“Honey market is better than that of other agriculture products for the fact that it brings much money per a given quantity. Honey is food, use in local brews, serves in certain medicinal purposes, although it is seasonal, its prices are good.”MAF Beekeeper’s Survey Report July 2008 .

South Sudan is situated on a large fertile ground with enormous Sunshine and abundant water resource. Arable land makes up 80% of its territory; 99% percent of South Sudan’s income is from oil resource and 83% of its population lives in rural areas. Many citizens depend on small scale agricultural farming of food crops such as maize, sorghum, millet and vegetables like cassava, legumes (sesame, peanuts, and groundnuts). Livestock rearing, fishing and beekeeping are livelihoods activities also practiced. Recent antagonistic relations with Sudan have pushed South Sudan to diversify its economy. It is in this capacity that beekeeping is seen to impact lives of individuals, diversify economy and attract investments.

Beekeeping is credited for potential “socio-economic development of residents,” specifically for food and medicine sources to local communities. Honey bees also known as Apis mellifera, the bees that produces honey, wax and honey bee products  like pollen, royal jelly and propolis, “offer outstanding therapeutic potential for many debilitating human diseases including cancer, tuberculosis, mental illness, HIV/AIDS, Parkinson’s disease, hypertension and other cardiovascular disorders.[1]”If scaled up, honey and honey paraphernalia production could comparatively outshine other agricultural produce in terms of resourcefulness in the local and international consumers demand.

Surveys conducted in Wulu County (Lakes State), Mundiri West County in (Western Equatoria State); and Yei County, Juba County (Central Equatoria State) by the Ministry of Agriculture and Forestry (MAF) in 2008 rated above many livelihood agricultural activities for better income generation. That is indicatively an opportunity to invest on beekeeping to upgrade economic statuses of beekeepers. MAF’s survey report disclosed honey market as superior than other agricultural produce in money market demand. It showed honey uses beyond household consumptions. Honey is required in local breweries, for medicinal purposes, while sold at staggering higher prices at state HQs and Juba markets. Both affluent nationals and international customers are top consumer customers. The higher the demand for honey and honey paraphernalia “the producers would increase production[2].”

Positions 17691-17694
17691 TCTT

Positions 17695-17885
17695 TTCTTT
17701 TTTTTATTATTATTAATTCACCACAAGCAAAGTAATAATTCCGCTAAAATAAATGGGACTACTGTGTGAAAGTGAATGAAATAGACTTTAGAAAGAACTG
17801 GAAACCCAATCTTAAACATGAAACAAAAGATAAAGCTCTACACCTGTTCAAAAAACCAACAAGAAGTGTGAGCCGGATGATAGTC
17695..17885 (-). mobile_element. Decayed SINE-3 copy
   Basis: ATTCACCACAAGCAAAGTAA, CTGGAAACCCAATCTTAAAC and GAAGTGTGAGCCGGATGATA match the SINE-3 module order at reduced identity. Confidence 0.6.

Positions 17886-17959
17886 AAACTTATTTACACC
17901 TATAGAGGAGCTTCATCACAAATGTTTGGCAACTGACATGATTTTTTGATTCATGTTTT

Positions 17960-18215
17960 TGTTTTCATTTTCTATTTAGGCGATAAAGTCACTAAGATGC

Traditional beekeeping has long been an important activity to local beekeepers, yet its practices have had terrible implications on the environment and bee species. Cutting and burning down of trees and cracking out barks of trees for beehives, production and harvesting are unfriendly ways that have destructive consequences for the honey produces, bee species and environment. Transformative ways to improve quality and quantity of honey, breeding of bee colonies, promote multiplication of bee species, and to preserve environment should be sought. Proliferation of modern beehives, scaling up training on safe processing, handling, harvesting and storage for honey for beekeepers must be encouraged.

According to New Sudan Honey Producers Association (NSHPA), a beekeeper in Maridi, “harvested a total of 1,154 kgs of honey” from his “140 traditional bark hives” between March and May 2004, and earned him “over $ 500.[3]” Today, it is possible the same farmer could earn over $1,000 with an equivalent honey quantity. Not only would such an income provide for household consumption, it could take care of education and healthcare services for children. Like microfinance support, Beekeepers could be afforded small loans to kick start their projects.

Influx of international investors, presence of international organizations, in addition to the increasing South Sudanese city dwellers offer decent customer and consumer markets for Beekeeper’s products in South Sudan. Why not support this sector if you are the government or international development organization? After all, beekeeping is just like any agriculture activity. Most importantly, there are people who do nothing else for a living, but beekeeping.


[1] Deutscher Tropentag, October 7-9, 2008 in Hohenheim; “Competition for Resources in a Changing World: New Drive for Rural Development.” Overview of Traditional Beekeeping in Sudan by M.A Elisa and M. Ruth.

[2] Ministry of Agriculture and Forestry (MAF), Bees for Development. Beekeeper’s Survey Report, July 2008. Can be found at: http://www.beesfordevelopment.org/uploads/Sudan%20Ministry%20of%20Agriculture%20JM210708.pdf

[3] Beekeeping means business in South Sudan. Can be found at www.apiconsult.com/south-sudan.htm

 

 

1 thought on “Beekeeping Potential in South Sudan”

  1. koda says:

    This is prety good stufe

Leave a Reply

Your email address will not be published. Required fields are marked *